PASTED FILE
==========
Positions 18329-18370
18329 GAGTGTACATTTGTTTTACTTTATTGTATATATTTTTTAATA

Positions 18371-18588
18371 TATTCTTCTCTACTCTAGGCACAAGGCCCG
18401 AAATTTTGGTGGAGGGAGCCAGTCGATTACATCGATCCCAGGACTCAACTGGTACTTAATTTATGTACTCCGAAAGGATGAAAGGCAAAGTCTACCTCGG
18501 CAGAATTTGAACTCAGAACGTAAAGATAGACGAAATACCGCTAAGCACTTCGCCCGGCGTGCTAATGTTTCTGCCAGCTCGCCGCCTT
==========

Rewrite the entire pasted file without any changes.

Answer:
Positions 18329-18370
18329 GAGTGTACATTTGTTTTACTTTATTGTATATATTTTTTAATA

Positions 18371-18588
18371 TATTCTTCTCTACTCTAGGCACAAGGCCCG
18401 AAATTTTGGTGGAGGGAGCCAGTCGATTACATCGATCCCAGGACTCAACTGGTACTTAATTTATGTACTCCGAAAGGATGAAAGGCAAAGTCTACCTCGG
18501 CAGAATTTGAACTCAGAACGTAAAGATAGACGAAATACCGCTAAGCACTTCGCCCGGCGTGCTAATGTTTCTGCCAGCTCGCCGCCTT